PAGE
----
Remains by Simon Armitage

  • Created by: randall04
  • Created on: 28-10-19 21:06
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  • Remains by Simon Armitage
    • context
      • based on a story from a solider in iraq
      • armitage was born in 1963 in huddersfield
      • in 2007 interviewed for channel 4 documentary the not dead
        • this shares the same title of his poetry collection from which remains comes from
      • armitage is well known for his colloquial style of poetry
      • this is a criticism of aftercare for ptsd sufferers
      • poem is about a PTSD sufferer
    • form and structure
      • much like bayonet charge the poem begins mid action
        • helps us to understand the chaos of a situation
      • repition is used
        • indicates the solider taking blame for what hes done. shows that the impact of war is personal
      • 8 stanzas 7 four lines 1 two
        • The final stanza consists of only two lines and therefore stands out, emphasising the fact the speaker cannot rid himself of the memory of the killing. It could also imply disintegration in the speaker’s state of mind.
      • The title may refer to the remains of the dead man, the remains of the memory that haunts the speaker and to what remains are left of his own life now that he is riddled with guilt.
      • The poem is written as a monologue, from the point of view of the speaker. The poem has the feel of fast-paced natural speech. There is no regular rhythmic pattern and there are examples of enjambment, sometimes between stanzas, which adds to the sense of someone telling their story fairly naturally.
    • quotes
      • probably armed,possibly not
        • The speaker is unsure whether the looter was armed and prevaricates by saying ‘probably’ and ‘possibly’, which mean different things. The alliteration and rhythmic balance of the line, stating the worrying alternatives, hint the internal conflict within the soldier. It may ease his conscience to tell himself that the looter was armed and then his own life would have been at risk. In military terms this is a justification for killing, yet the event clearly disturbs the soldier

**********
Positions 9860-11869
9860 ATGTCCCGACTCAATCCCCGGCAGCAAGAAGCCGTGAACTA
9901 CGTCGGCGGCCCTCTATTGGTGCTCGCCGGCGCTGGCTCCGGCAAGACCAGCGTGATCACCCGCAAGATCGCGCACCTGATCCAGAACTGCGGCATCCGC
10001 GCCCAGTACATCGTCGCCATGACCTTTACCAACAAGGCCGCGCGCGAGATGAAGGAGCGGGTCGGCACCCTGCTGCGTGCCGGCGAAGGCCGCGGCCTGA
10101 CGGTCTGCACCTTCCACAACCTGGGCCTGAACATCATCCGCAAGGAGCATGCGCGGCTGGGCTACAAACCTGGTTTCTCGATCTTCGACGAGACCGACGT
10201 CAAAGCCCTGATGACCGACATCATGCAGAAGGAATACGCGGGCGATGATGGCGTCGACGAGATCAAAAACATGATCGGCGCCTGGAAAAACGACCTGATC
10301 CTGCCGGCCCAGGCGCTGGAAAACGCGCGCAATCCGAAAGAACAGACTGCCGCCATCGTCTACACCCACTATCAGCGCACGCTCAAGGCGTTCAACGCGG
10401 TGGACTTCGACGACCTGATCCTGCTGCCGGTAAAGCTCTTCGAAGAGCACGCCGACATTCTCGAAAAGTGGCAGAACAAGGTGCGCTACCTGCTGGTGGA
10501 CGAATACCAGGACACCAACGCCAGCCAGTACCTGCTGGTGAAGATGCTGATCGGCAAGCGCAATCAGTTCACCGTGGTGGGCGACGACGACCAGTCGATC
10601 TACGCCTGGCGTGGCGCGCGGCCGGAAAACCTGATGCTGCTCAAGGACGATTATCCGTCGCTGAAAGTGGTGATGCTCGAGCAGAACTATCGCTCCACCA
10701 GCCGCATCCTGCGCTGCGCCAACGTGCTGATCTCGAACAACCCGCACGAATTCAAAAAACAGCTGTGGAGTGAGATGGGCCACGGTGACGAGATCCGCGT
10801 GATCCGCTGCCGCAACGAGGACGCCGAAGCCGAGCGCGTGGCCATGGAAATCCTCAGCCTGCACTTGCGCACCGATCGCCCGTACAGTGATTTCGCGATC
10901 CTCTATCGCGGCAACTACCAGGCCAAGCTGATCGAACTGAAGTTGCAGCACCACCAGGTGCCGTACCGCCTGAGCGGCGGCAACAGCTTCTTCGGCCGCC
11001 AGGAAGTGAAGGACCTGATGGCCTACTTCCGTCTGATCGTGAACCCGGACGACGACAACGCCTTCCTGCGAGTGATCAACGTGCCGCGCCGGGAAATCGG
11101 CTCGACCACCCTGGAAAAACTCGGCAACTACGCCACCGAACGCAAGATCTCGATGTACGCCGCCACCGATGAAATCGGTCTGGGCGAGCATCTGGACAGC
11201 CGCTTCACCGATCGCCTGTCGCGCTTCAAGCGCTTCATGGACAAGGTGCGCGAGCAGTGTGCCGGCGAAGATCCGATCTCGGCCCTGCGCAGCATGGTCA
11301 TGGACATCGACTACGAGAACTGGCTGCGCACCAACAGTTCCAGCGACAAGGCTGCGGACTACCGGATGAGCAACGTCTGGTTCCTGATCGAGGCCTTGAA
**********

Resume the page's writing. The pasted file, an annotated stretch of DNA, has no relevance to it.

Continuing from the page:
• I see every round as it rips through his life
        • changes to I conveys his blame of himself. the violent imagry of rips through his life conveys how destructive this is. it is written in present tense which means he cant get it out of his head. round whilst refering to bullets can also be refering to the cirularity of this memory and how it always comes back to haunt him
      • One of my mates goes byand tosses his guts back into his body.
        • tosses conveys a casual/colloquial tone. as well as this it acts as juxtapositon for the act being described
        • the colloquial tone of this act could either be him trying to cope or him now being desensitized to violent acts such as these
      • and the drink and the drugs wont flush him out
        • the verb flush us violent like hes attempting to rid himself of this memory. the repetition of and the refers to how he keeps turning back to them. he is disgusted by himself
      • but near to the knuckle, here and now,his bloody life in my bloody hands.
        • armitage avoids ending with a rhyming couplet in order to highlight the narators lack of control. instead he uses a rhyming couplet before with not left for dead in some distant, sun-stunned, sand-smothered landor six-feet-under in desert sand,. this is known as discordance
        • the third person use of his personalises the dead man affecting him more than it should. my also signifies that he fully blames himself now and views himself as the guilty party, giving him a motive for self destruction
        • bloody hands are a literary allusion to that of lady macbeth which symbolise her guil in comminting regicide, therefore symbolising the soliders guilt. it also suggests that the looters life was just as precious as a kings and the consequence of killing him is just as tragic as that of macbeths




Amazing helped me so much with my understanding of this poem

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